Perhaps you’ve noticed some heaviness, pain, or bulging in your pelvic region; or, maybe you have other concerns. Let’s address some possible symptoms of pelvic organ prolapse.


Symptoms of POP may depend on which organ has prolapsed, or “fallen” from their place.


The most common indicators of POP are a bulge in the vagina and pelvic heaviness.


If it’s the bladder, you may have urine leakage or difficulty with emptying your bladder. If the rectum is affected, constipation and straining to poop often occur.


According to an article by the Mayo Clinic, posterior propalse (enterocele) and apical (uterine) prolapse are often accompanied with back pain and uncomfortable intercourse.


WHAT TO LOOK FOR WHEN CHECKING FOR A VAGINAL BULGE


Do you have pelvic heaviness or pressure? Have you checked for a vaginal bulge?



Mild bulge (Grade I): generally difficult to see on self-inspection


Moderate bulge (Grade II): a pinkish “ball” that does not go past the entrance of your vagina


Severe bulge (Grade III): a pinkish “ball” that does go past the entrance of your vagina or seems to fall out (Johns Hopkins, 2019)


The bulge will be pinkish. It’s the color of your vagina because what you are seeing IS your vagina.


Why is that? Let’s use the bladder as an example. The bladder AND the vagina share a wall. When the bladder falls, the shared wall is falling into the vaginal canal. The bladder isn’t staying in its lane and it’s taking the vaginal wall down with it. It has dropped into the lane next to it, which is the vagina.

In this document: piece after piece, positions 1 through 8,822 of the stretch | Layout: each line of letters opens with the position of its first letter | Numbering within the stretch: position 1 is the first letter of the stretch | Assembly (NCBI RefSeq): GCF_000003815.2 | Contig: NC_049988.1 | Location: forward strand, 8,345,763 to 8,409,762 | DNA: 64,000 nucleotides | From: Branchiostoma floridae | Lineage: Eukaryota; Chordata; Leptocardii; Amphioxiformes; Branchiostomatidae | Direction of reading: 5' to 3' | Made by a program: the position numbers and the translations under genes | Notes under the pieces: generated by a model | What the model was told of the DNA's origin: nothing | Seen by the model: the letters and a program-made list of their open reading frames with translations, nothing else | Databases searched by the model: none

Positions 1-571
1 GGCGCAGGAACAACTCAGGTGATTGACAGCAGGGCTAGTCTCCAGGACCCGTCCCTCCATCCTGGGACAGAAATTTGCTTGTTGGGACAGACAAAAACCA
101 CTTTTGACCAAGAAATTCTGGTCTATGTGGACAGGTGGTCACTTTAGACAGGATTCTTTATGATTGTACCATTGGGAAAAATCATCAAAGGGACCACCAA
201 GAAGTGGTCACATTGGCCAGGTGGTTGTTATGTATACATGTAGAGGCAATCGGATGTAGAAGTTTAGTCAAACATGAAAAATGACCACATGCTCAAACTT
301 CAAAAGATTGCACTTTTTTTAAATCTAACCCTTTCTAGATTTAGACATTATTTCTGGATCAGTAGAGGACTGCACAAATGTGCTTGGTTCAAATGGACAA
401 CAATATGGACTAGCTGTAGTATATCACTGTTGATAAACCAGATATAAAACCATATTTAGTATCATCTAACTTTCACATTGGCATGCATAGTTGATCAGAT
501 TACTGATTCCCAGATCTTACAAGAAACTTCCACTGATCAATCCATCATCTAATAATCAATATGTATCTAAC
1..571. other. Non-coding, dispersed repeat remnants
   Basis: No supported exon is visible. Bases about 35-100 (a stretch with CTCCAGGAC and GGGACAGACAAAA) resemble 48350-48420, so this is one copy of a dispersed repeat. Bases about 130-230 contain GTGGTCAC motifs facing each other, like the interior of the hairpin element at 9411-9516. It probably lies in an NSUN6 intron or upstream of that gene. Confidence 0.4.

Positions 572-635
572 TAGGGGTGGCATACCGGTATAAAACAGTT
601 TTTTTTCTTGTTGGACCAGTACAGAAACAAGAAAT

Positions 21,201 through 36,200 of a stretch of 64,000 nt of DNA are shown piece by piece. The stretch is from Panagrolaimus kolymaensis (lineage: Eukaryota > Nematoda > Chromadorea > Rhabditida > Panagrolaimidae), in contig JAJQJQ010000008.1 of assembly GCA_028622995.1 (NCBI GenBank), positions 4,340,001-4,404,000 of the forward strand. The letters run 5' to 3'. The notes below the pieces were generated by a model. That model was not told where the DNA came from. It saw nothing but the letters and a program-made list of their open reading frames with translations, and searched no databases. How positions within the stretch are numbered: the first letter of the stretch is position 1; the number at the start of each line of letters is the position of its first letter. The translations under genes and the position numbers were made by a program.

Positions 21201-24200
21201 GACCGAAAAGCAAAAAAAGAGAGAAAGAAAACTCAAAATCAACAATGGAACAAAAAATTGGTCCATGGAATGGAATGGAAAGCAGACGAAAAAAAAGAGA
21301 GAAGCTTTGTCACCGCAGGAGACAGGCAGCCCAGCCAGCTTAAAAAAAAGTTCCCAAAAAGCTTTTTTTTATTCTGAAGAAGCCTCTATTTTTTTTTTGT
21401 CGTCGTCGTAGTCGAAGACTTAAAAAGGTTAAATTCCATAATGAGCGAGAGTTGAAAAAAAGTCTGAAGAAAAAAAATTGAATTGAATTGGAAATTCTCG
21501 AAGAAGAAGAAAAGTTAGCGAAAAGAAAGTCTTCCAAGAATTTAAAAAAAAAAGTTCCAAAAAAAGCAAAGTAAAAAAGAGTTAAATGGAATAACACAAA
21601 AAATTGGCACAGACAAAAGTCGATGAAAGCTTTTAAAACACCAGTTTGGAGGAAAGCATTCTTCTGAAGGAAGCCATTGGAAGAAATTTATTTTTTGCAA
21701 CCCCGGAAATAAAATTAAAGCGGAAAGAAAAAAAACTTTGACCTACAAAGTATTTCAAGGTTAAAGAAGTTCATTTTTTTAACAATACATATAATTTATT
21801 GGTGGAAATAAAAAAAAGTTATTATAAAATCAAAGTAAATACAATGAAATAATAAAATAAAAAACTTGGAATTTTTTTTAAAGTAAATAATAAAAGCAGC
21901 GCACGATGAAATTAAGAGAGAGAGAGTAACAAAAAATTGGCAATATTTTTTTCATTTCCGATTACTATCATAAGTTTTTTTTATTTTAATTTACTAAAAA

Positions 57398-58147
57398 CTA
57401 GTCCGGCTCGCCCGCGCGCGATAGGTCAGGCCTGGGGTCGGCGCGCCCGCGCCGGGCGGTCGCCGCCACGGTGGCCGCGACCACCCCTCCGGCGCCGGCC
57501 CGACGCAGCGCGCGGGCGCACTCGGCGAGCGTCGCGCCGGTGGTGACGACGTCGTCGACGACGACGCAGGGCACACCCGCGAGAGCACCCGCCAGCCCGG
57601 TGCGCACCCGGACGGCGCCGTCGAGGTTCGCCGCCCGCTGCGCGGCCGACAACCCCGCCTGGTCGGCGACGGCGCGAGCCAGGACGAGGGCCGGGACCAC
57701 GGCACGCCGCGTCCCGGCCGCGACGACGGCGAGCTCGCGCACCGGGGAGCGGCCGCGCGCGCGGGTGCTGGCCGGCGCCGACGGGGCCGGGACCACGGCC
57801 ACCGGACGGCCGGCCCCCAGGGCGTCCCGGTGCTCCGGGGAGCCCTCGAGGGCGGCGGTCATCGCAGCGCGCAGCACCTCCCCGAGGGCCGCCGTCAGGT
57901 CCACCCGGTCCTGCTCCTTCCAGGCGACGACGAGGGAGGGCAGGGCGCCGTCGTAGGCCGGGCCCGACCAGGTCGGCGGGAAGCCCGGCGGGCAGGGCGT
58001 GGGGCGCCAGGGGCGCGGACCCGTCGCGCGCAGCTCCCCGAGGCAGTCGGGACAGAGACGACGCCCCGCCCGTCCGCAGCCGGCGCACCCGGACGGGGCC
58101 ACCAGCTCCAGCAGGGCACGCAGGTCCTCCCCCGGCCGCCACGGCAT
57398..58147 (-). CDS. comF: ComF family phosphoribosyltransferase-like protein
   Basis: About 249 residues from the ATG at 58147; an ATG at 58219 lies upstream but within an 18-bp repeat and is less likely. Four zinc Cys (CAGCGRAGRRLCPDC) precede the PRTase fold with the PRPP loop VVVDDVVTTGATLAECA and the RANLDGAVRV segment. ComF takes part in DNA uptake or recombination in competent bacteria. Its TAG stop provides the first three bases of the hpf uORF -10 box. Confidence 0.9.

When checking for a bulge, keep in mind self-examination will help you understand more about your body and give insight for when you talk to your healthcare provider. However, it does not determine whether you have pelvic organ prolapse. It’s important that you visit your healthcare provider for a diagnosis. There are multiple calculations and measurements that determine what type and what grade of prolapse you may have. Your women’s health provider may use a test called the POP-Q (Volløyhaug, 2018) during your annual exam to measure the extent your POP.


Other facts to consider when checking for a vaginal bulge:


Symptoms may vary day by day. Some days a bulge may be visible and it may not be visible other days.


Symptoms may vary by time. At 8 a.m. the bulge may not appear and then reappears that same evening.


Positions and activities may affect your symptoms. It’s possible to experience different symptoms when lying down compared to standing, running, or participating in other everyday activities.


TREATING PELVIC ORGAN PROLAPSE

⁣⁣All this information may be shocking and overwhelming, especially all at once, but there IS hope! Pelvic organ prolapse IS treatable. You CAN have a happy, healthy, active life with pelvic organ prolapse! It is not the end of the world.


Non-surgical interventions

Although surgery is a common and sometimes necessary choice, we strongly urge you to consider pelvic therapy before undergoing surgery. (Oregon Health & Science University Center for Women's Health, 2019)


If you have a vaginal bulge, constipation, pelvic pain, urinary leakage, incomplete bladder emptying or any of the symptoms mentioned above, meeting with a pelvic therapist may be a great next step.


Pelvic therapists use a variety of interventions, including pelvic floor muscle training, to re-train your muscles to do the right thing at the right time. It’s WAY more than just "doing your kegels!"